To complete this cycle of tilth, we still had some steps in the cycle to manage. For example, how do we feed the pastures that are feeding the herd? How do we manage the animal manures in the pastures? How do we overcome mossy spots, which are so prevalent in a rainforest, so that grasses will grow instead? For this we turned to using a tractor, of sorts, a chicken tractor! Its referred to as such because it performs all the functions of a tractor (harrowing, raking, spreading manure) and then some (weeding, bug eating, fertilizing). As the herd moves through the pastures during the summer, the chicken tractor follows them and does its job (see my previous blog entries for more details about the chicken tractor). This moveable flock of birds has the effect of scratching up mossy spots, decimating the biting fly population that lays their eggs in animal manure, and feeds the grasses with a high nitrogen fertilizer they produce from all the bugs they eat!
It’s a smooth running cycle with observable results during the spring, summer, and fall seasons when the grasses are growing. Then the weather starts to change and winter brings a slowing down of growth and even some dormancy. Its not a time when we want to see animals grazing, the pasture simply cannot keep up. In a traditional approach of just giving the herd a large field to live on, we’d eventually see more and more bare ground as grasses get eaten away and mosses start replacing them. The field itself can no longer maintain itself as a food source for the herd. In fact, nature is now combatting the effects by turning towards the more opportunist plants which can survive such conditions, that’s moss. However, in our approach, we return the herd to the barn area for the winter where we have stored their winter allotment of hay, and the pastures are allowed to rest.
Not all stops there however, still there is work to be done around the barn! During the winter time, the two largest paddocks in front of the barn are open to the herd. They quickly devour anything green in that area, essentially causing the ground to go fallow and bare. They gladly leave manure on the ground there too. The rest of the barn areas, including the sheltered areas, have a layer of screened sand instead of dirt. This is the area they sleep, eat hay, drink water, and grow their awesome fiber. We keep these sandy areas raked and cleaned on a daily basis, picking up any manure piles to the compost bins for use in the garden beds.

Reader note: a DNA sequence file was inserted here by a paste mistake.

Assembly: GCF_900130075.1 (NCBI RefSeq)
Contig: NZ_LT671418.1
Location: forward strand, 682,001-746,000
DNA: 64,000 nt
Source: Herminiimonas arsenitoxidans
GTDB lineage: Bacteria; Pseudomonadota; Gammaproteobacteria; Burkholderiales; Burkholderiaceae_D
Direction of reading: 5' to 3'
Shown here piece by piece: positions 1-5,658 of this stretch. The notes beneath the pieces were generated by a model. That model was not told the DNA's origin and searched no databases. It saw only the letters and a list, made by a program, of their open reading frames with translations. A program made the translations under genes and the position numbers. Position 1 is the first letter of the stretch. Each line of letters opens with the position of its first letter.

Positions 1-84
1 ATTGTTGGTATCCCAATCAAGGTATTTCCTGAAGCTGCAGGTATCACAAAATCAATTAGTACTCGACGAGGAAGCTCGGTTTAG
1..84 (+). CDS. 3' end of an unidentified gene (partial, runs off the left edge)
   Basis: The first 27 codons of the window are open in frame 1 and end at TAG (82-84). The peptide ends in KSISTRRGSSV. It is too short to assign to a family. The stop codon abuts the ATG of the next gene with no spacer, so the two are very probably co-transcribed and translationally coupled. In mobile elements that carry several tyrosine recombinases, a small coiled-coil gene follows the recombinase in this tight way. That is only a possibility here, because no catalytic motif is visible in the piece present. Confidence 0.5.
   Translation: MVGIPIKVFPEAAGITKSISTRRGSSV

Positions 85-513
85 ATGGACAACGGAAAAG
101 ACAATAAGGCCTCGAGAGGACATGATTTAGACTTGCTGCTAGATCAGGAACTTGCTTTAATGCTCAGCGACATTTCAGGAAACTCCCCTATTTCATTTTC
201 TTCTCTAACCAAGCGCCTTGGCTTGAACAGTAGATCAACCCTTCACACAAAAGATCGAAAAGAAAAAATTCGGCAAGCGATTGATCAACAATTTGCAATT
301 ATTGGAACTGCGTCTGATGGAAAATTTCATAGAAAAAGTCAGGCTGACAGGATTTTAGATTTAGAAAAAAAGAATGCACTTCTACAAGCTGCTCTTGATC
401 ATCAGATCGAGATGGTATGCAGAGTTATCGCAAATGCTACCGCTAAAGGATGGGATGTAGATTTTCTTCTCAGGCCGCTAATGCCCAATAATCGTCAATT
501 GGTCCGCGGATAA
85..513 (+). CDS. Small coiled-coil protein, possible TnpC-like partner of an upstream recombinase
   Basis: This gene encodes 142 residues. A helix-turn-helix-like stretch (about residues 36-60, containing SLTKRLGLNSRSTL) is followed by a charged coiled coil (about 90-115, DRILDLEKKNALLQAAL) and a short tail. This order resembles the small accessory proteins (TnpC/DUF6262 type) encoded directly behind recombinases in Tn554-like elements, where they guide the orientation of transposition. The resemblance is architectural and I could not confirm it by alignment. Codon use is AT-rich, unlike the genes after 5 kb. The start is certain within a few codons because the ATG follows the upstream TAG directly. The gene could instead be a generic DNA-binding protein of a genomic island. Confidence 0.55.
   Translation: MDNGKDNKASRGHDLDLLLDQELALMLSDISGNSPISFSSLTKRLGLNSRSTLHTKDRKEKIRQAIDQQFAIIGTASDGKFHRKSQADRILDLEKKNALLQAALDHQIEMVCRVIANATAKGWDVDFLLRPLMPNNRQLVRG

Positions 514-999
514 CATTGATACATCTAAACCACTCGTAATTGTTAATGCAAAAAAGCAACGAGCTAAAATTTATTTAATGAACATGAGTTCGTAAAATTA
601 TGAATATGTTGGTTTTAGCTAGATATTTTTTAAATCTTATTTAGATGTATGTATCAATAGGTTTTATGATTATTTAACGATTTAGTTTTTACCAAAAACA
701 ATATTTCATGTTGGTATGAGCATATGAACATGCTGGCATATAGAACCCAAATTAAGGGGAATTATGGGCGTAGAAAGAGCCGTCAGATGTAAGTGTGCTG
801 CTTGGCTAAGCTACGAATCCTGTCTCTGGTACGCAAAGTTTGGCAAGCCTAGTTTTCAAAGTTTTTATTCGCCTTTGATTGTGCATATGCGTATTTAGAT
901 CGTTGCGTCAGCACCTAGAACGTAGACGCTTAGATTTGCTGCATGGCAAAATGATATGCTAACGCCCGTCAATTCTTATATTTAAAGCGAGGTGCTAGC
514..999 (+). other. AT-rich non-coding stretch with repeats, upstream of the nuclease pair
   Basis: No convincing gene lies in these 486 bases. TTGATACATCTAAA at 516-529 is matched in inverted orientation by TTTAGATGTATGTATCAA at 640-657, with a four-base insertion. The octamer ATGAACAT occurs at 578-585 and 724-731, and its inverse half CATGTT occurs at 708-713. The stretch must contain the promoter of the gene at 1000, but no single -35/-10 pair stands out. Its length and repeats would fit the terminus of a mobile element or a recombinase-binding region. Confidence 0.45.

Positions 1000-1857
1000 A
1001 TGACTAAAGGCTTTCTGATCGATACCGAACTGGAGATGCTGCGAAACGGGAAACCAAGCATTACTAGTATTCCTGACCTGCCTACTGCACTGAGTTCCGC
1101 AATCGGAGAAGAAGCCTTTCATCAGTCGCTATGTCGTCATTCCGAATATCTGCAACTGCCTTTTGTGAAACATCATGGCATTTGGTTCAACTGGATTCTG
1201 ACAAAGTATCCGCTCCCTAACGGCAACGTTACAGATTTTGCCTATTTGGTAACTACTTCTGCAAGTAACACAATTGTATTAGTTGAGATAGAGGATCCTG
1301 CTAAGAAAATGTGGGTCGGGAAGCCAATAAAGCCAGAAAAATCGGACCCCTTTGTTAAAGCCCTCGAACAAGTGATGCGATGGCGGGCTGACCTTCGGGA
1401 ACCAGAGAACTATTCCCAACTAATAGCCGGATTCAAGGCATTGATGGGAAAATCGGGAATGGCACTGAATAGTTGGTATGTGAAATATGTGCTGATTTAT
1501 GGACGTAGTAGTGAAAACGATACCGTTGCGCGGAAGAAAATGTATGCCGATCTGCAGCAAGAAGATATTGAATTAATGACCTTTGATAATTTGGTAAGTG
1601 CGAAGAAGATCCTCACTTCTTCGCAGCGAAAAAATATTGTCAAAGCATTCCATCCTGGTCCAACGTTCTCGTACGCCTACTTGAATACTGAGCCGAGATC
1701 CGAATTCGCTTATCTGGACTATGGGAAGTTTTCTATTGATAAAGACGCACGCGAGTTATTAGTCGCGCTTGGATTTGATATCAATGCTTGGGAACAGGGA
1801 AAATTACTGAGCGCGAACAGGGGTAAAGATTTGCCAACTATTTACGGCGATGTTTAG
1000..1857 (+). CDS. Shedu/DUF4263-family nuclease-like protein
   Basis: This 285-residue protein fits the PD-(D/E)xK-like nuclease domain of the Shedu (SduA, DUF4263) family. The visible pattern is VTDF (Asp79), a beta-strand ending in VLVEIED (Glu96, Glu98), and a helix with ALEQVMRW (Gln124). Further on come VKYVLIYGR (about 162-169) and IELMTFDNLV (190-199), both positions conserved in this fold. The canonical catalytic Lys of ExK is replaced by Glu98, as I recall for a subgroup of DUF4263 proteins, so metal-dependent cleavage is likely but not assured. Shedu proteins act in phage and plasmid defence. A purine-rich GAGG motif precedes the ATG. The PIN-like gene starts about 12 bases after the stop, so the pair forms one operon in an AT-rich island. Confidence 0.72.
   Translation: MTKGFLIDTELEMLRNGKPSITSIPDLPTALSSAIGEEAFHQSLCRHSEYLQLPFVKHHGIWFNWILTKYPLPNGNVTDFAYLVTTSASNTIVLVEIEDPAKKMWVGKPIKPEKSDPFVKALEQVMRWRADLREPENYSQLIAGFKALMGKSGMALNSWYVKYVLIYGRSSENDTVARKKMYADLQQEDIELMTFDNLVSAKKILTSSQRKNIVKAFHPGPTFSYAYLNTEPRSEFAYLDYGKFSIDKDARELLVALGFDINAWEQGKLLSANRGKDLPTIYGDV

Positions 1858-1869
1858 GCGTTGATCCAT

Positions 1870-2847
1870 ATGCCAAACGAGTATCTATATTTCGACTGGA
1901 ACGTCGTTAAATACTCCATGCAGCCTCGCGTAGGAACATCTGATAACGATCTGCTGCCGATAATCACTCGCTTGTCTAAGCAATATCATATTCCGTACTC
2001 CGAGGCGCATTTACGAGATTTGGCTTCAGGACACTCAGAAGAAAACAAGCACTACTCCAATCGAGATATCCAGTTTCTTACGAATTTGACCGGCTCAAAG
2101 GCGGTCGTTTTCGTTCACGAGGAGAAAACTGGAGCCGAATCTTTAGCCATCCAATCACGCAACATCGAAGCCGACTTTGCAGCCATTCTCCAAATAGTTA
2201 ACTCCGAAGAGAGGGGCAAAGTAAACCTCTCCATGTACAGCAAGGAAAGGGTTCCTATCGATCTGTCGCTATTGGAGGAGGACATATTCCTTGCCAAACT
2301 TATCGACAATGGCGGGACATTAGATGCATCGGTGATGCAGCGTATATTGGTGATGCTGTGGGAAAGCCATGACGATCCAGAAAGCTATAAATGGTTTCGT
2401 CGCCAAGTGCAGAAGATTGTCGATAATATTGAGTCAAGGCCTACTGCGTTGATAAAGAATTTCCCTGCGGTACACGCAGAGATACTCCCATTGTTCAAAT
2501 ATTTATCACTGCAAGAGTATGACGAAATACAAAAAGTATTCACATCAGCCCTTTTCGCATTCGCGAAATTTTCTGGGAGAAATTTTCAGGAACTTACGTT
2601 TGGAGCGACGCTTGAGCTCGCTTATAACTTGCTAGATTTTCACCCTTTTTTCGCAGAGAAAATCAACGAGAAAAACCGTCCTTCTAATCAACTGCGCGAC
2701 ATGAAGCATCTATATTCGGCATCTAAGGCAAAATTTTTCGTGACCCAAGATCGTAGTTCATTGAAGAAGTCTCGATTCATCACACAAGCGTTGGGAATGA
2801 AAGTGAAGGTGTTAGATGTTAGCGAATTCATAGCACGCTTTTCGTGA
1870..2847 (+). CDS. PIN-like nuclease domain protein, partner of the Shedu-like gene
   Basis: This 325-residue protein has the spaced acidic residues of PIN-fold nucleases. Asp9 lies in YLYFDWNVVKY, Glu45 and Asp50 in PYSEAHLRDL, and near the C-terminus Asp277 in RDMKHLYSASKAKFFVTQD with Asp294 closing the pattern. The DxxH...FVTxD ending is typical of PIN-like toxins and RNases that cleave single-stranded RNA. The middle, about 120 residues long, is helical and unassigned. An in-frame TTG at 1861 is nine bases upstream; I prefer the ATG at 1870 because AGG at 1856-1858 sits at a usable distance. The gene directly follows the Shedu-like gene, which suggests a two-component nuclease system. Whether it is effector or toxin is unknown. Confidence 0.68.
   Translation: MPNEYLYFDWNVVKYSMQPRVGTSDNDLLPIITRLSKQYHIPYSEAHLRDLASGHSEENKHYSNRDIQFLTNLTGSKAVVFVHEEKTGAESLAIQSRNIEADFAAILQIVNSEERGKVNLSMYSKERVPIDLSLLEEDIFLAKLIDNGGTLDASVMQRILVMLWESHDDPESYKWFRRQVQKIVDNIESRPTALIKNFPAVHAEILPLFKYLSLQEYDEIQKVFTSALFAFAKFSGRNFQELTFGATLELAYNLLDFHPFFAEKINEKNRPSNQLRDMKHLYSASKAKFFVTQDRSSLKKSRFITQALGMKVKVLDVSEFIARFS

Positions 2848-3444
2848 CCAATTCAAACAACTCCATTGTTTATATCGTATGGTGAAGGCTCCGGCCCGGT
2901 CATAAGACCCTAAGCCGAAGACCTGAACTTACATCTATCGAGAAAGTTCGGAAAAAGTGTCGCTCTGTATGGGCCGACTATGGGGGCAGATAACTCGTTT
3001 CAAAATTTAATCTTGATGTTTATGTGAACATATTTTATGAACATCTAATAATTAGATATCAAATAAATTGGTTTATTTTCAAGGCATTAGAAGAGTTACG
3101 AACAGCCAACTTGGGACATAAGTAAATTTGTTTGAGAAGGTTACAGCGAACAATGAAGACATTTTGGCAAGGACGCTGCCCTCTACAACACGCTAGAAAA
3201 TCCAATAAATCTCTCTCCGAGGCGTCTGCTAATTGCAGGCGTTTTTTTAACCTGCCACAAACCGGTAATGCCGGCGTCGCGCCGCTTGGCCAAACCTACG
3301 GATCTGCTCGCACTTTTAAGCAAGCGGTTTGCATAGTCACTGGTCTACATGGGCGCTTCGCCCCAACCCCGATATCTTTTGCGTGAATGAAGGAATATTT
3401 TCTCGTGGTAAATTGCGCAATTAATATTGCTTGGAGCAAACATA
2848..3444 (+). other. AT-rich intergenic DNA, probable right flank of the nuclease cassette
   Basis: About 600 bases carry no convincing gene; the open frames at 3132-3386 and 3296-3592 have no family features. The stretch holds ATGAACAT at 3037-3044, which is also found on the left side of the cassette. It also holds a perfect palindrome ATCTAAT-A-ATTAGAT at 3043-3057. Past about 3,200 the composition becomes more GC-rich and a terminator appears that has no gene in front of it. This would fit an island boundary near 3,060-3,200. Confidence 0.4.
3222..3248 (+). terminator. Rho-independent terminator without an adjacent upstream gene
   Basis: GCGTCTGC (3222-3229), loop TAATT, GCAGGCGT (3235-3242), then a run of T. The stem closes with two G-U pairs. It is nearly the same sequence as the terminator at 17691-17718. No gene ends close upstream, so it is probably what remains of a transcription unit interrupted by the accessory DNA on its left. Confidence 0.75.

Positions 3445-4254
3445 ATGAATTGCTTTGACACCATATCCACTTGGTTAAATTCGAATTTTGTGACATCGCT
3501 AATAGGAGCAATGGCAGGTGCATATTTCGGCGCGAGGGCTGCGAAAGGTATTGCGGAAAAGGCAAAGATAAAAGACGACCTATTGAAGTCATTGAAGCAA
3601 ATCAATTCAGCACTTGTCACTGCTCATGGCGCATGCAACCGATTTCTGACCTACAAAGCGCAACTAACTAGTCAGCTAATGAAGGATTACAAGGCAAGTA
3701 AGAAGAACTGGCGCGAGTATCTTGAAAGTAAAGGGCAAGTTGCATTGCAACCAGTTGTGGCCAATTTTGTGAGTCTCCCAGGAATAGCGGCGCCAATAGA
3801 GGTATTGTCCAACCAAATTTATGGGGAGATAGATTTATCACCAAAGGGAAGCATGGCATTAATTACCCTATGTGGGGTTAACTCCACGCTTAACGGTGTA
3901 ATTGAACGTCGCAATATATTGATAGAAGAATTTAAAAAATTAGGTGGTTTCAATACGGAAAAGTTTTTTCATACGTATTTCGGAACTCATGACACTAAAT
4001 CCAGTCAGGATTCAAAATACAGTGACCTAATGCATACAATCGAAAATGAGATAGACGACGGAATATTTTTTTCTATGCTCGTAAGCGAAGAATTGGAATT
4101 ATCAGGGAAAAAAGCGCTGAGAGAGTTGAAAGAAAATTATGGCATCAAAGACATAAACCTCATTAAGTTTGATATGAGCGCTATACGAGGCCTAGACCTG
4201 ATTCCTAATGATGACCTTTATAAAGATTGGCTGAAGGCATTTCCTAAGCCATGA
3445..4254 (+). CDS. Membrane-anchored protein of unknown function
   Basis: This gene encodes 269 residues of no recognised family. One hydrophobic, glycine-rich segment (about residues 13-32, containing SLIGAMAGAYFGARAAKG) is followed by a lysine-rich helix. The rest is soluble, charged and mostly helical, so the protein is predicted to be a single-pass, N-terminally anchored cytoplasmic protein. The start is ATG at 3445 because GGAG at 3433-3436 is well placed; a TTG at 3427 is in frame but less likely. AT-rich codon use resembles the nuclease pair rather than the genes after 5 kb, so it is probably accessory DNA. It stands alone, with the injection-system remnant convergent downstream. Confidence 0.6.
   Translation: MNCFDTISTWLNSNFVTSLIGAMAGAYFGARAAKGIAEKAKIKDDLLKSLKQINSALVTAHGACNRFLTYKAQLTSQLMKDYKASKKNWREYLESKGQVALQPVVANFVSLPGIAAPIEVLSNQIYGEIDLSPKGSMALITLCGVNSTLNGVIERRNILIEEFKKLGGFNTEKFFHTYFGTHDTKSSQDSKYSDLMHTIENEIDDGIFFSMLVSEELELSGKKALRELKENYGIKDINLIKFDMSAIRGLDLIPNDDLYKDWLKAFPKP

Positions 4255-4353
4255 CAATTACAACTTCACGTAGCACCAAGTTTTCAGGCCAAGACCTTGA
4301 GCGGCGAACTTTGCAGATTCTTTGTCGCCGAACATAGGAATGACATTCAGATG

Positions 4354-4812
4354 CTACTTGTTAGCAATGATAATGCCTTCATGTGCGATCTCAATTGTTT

As for the front paddocks, a different strategy is afoot there. Instead of poop pickup, we practice poop cover up. All the raked waste hay and additional straw gets added right over the manure piles in that front area. This ground is exposed to the weather, and the chickens from the coop, and decomposes over the winter time. Because we are adding sequestered carbon in the form of straw, we don’t have bacterial problems, overly muddy areas, or any smells.
A natural decomposition is occurring, with the aid of the roaming chickens, and what we end up with is two paddocks with a rich fluffy bed for planting in the spring. This past season we grew wheat and veggies there. This next year we’ll see more wheat and oats. As pasture grazing season kicks back in, these paddocks get closed off from the herd and planted with grain crops. The grain crops give us a harvest not only of grain, but of straw which we can return right to that space to help increase the tilth. Thus, the cycle is complete, continuous, easy to manage, and beneficial not only to the humans and animals which use it, but also to the land and the micro-biology that calls it home as well.
This approach to managing the land has many side benefits as well. Because of the rotational grazing, we are able to break all parasite and worm cycles, and thus there is no need to give deworming medications to the herd. Because we add more carbon to the manure in the paddocks, we don’t worry about a rise in bad bacteria, like E. coli, that could make the herd sick. In fact, we do regular tests of the manure we pick up from around the barn to see what our levels of bacterias, Strongyles, and Coccidia are and have yet to see any rise to cause a concern.
What we’ve achieved is a healthy balance of flora and fauna interacting with each other to the benefit of each other. That’s Tilth!